• Customers will need to book a one-hour slot in advance online, on the Better UK smartphone app – this hour will include the time it takes to get in and out
  • Customers should turn up at their allocated time, not early or late and use the provided sanitiser on entry
  • There will be strict one-way systems in place to ensure customers can stay safe and practice social distancing
  • Customers will be required to clean machines, equipment and other areas they come into contact with after use
  • Gym equipment, pool lanes and dance studios will be operating with reduced capacity and allocated spaces
  • Customers must leave by designated route after a maximum one hour. The exit will be in a different location to the entrance to maintain a one-way flow
  • Everyone who attends a swim session to should arrive ‘pool ready’ with their swimming gear on under their clothes and having showered at home

The leisure centres will be assessed regularly by Better, and the council envisages that more facilities will open as restrictions are relaxed and it becomes safe to do so for customers and staff.

In the first phase of opening the timings and access to facilities varies across the leisure centres in the district, the tables at the bottom of this article give an overview of how each will operate.

More detail can be read here.

More nightlife at Fiveways

Mike Eaton, who is part of a group that looks after Fiveways Corner in Aston Rowant, has shared a night movie of a rat in the stream.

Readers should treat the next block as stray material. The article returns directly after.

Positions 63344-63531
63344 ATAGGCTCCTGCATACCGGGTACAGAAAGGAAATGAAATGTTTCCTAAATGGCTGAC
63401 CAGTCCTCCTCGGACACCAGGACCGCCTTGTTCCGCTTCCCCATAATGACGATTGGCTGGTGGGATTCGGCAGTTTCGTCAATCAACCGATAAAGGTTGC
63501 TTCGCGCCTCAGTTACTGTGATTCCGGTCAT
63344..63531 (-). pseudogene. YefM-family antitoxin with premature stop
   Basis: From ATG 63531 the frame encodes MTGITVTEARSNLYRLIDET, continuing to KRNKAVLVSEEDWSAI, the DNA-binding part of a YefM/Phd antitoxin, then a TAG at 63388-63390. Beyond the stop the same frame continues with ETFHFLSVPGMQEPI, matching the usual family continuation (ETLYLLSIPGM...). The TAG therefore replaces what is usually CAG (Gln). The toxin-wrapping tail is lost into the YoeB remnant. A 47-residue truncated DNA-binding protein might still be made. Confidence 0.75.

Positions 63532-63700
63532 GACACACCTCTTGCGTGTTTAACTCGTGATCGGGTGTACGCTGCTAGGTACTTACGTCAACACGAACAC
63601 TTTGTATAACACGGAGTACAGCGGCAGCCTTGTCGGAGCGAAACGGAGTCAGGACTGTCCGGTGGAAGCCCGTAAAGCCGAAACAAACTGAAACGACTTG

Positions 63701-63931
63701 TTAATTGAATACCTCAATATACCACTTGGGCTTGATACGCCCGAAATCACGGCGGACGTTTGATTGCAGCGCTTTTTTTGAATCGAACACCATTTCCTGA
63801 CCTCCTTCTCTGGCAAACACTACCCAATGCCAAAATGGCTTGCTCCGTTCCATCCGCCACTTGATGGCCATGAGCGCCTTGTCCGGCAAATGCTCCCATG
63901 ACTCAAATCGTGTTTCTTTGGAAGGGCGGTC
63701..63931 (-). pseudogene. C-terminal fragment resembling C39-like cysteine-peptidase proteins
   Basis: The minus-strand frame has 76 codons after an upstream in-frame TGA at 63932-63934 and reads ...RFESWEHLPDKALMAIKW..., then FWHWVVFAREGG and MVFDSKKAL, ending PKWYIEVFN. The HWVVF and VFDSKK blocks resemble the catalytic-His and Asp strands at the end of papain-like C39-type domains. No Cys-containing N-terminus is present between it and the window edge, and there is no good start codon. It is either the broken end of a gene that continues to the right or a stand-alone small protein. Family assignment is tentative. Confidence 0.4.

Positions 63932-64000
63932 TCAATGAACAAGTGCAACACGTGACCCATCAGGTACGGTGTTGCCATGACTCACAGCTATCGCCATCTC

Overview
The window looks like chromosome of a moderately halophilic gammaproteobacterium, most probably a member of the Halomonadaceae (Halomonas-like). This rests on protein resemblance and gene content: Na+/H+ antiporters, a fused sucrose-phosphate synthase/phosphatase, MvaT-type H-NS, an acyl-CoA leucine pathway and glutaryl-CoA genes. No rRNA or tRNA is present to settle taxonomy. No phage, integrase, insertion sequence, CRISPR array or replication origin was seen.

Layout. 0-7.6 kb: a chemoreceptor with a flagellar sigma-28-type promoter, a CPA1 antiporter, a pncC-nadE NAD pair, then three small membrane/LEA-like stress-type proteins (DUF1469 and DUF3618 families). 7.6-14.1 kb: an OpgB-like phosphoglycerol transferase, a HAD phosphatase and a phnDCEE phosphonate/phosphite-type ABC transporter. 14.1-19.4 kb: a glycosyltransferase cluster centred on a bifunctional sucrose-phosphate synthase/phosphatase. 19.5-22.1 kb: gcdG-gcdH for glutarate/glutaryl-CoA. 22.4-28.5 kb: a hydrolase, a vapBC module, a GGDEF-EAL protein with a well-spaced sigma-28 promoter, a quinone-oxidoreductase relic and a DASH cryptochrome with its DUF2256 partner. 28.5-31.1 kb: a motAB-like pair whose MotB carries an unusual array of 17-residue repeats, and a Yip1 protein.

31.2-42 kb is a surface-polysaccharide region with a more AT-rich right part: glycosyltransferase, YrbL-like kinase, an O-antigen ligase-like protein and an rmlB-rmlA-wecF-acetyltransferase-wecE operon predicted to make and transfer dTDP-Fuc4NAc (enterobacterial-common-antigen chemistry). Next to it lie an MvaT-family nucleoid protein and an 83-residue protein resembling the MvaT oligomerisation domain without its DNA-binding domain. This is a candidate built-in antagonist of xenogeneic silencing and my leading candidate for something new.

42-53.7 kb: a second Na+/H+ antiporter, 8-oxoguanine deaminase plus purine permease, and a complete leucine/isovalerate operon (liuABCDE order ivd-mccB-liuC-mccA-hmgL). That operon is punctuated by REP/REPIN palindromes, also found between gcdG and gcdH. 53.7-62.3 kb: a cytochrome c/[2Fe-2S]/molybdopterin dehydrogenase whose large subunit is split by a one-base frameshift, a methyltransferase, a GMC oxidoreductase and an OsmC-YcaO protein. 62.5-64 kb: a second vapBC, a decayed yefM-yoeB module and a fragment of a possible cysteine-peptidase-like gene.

It’s not a long movie, but it’s interesting.

Greater support to help people live independently

SODC has made it easier for people with disabilities, or who are vulnerable, to receive housing assistance grants and loans. This support is to help make their homes safer and more comfortable, to support them to live independently and to reduce hospital admissions.

The new Housing Assistance Grants and Loans policy has extended what’s on offer.

The maximum grant available has increased from £30,000 to £50,000 and a grant is also now available for people living with dementia.  In addition, SODC says that it is working to improve the service in order to reduce the waiting times for work to be carried out.

The first step for anybody who wants to apply for a Disabled Facilities Grant is to contact an occupational therapist to see if they’re eligible. For more information on applying for grants and loans please see the council’s website here.